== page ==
5 Strategies for Building Community During Remote Learning

by | 11.15.20

Melina is an 8th grade science teacher in New York City.

Everything feels different this school year. Like so many of you, I’m teaching remotely – and I’ve found that one of the biggest challenges has been building and deepening my relationships with my students while physically separated. These past few months, I’ve made strengthening that part of my practice my focus. 

I’ve tried to remember that the need is very similar to what we know from teaching in a classroom: We need to get to connect with our kids and help them get to know each other so we can make our class community feel safe. Students can’t really learn otherwise. 

Something I’ve found helpful so far is incorporating a handful of steady routines into my lessons and activities – both synchronous and asynchronous. It lets my students know what to expect, and it makes my planning more manageable. (I’ve been following the design elements in the New Visions for Public Schools Teacher Planning Notebook. The section on “Planning the Day” links to resources that can help with structuring both synchronous and asynchronous lessons.)

Here are 5 strategies I’m using to create a space where students can feel comfortable learning – and to make my own planning feel more manageable:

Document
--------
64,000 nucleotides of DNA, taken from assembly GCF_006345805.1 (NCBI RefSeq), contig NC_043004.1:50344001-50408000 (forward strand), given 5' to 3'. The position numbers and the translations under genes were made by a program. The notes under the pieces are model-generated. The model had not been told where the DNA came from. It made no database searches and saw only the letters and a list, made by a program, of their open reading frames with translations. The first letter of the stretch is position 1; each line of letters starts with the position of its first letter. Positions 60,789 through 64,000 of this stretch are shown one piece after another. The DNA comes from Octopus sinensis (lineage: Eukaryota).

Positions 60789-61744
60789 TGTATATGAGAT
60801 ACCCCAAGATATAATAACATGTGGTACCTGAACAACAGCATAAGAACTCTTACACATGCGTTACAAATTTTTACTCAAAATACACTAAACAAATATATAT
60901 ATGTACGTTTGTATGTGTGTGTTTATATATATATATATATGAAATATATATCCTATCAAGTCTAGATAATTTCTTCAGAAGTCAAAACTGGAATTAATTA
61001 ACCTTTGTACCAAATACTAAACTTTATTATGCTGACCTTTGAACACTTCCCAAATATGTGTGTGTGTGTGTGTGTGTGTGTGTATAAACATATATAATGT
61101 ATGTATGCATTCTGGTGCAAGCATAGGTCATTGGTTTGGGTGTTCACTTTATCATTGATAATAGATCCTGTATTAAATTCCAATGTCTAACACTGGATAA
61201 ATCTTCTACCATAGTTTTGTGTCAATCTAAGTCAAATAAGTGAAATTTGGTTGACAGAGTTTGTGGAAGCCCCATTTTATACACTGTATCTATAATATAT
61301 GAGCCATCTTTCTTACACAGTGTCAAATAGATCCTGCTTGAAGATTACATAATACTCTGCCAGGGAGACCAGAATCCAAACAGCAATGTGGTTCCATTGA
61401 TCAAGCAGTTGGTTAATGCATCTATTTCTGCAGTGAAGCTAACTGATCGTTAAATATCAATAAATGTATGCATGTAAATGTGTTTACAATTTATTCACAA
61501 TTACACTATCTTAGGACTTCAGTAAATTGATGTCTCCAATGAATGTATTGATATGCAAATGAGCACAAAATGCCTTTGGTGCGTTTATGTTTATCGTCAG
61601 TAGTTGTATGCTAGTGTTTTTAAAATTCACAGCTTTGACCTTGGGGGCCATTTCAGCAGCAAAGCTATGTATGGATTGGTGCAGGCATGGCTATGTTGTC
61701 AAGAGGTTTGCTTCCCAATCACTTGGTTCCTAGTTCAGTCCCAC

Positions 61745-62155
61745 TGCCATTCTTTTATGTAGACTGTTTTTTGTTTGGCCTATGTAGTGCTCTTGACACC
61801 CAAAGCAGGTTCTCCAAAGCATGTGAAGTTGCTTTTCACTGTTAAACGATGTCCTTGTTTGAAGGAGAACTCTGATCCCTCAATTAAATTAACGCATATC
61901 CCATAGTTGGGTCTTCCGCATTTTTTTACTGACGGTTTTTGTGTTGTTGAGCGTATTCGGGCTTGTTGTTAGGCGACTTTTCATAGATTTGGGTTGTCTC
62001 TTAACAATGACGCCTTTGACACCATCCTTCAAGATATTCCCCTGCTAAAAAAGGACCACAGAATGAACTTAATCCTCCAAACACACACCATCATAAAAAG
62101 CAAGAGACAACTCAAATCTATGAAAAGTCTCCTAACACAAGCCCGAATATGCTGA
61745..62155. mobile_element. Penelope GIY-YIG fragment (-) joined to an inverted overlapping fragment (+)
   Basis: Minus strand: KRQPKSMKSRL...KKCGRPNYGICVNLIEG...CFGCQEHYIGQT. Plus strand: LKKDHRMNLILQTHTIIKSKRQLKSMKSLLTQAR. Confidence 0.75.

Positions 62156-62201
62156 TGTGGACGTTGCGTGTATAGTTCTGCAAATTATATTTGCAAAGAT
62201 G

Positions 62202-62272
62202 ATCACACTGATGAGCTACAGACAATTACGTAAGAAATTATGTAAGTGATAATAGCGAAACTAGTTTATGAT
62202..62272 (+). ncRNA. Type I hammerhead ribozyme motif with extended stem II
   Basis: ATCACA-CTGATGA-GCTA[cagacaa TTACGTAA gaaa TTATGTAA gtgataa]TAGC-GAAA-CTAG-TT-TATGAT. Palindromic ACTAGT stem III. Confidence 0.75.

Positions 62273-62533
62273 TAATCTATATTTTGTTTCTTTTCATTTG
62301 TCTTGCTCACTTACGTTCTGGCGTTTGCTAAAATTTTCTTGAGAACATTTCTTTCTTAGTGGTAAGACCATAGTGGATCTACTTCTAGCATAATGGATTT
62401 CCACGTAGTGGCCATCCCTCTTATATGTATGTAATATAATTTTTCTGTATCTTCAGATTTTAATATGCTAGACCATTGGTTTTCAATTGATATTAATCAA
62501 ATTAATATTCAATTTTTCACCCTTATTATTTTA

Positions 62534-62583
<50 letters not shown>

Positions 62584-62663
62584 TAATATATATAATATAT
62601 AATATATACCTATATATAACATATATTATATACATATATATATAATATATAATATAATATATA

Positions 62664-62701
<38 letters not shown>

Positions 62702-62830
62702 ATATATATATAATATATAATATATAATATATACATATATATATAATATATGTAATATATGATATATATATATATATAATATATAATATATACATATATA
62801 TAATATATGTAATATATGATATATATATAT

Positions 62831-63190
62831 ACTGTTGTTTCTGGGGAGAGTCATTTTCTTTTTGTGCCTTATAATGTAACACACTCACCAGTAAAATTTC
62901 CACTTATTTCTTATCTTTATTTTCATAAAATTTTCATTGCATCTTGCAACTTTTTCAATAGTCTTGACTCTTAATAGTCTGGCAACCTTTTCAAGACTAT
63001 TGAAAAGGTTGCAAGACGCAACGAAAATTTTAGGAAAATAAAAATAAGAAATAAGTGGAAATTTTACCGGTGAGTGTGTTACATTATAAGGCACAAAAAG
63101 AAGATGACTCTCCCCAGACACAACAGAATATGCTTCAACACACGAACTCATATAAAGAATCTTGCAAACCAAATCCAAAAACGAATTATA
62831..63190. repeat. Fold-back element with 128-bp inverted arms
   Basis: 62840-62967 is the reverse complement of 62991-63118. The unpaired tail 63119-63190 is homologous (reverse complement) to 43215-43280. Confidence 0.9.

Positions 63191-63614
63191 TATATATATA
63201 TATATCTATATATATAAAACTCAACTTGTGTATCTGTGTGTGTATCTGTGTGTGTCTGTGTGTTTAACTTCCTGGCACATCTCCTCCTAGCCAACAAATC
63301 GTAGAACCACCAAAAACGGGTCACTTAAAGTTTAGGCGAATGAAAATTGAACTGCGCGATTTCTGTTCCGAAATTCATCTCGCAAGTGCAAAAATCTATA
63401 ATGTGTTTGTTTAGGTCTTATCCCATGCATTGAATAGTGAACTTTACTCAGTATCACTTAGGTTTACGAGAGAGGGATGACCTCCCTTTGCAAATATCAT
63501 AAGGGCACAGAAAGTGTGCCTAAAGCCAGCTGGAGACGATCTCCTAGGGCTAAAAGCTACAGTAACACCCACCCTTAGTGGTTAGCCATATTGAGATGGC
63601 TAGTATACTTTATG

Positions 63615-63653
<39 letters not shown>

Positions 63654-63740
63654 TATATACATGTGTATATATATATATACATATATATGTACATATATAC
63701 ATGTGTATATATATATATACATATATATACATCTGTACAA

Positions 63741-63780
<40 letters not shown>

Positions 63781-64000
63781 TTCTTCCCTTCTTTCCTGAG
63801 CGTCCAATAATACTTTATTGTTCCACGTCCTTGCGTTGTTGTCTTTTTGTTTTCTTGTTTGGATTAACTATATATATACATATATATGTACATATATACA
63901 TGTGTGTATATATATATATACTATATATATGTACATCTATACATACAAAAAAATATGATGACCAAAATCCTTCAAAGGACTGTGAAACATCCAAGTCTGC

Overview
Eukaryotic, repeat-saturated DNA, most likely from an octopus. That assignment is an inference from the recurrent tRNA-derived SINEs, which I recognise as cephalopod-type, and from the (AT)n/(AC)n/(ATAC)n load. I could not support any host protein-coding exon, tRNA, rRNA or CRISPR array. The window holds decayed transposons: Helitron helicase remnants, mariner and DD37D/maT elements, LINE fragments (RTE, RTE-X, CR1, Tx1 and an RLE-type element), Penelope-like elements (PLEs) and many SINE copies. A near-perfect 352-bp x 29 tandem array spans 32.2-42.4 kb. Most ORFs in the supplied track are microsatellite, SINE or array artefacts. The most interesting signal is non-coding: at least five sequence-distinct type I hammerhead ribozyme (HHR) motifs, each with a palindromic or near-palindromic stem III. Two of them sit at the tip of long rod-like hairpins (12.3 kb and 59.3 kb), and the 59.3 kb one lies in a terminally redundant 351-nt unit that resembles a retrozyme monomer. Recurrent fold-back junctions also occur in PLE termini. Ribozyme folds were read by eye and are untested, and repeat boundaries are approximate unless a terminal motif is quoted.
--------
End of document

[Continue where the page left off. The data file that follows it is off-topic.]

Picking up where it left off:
1. Opener: Start class with a warm, friendly activity that makes students feel safe.

When I design my openers, I try to focus on my goal for the day: How do I want this day to feel? What do I want students to think about? 

Lately, I’ve been starting synchronous lessons by playing a song. Instead of saying “Hi!” over and over and giving the same instructions each time a student joins, I wait for the song to end, and we all start together. It gives the kids some space to enter class without needing to perform in any way, and they’ve started getting excited about the songs. I’ve even been taking song requests! They’ll ask, “Can you play my song next week?” and it’s one little thing that builds relationships. 

It’s important that we find a way to bring the spirit of the “opener” to asynchronous activities, too, and think about how we can invite students in. I’ll often take videos of myself going over the instructions, and students have let me know they like this – hearing me speak directly to them feels supportive. 

2. Closer: Wrap up class by checking in with students or asking for feedback.

I like to use the closing minutes of a lesson to find out how students are doing or ask them for their responses to the material. Sometimes, just so I can see their faces for at least a second, I teach them a word in American Sign Language. Last Friday, we learned “weekend,” and they showed me the sign for “weekend” before they left. It gave me a chance to see them and acknowledge them before we spent a couple days apart. 

In asynchronous lessons, I’ll include a closer with a question that solicits feedback, like, “What about this lesson was most helpful?” or, “If you were to give advice to a student who is about to start this assignment, what would you tell them to do?” 

3. Brain Breaks: Build breaks during transitions that allow students to rest their minds, move their bodies or build community.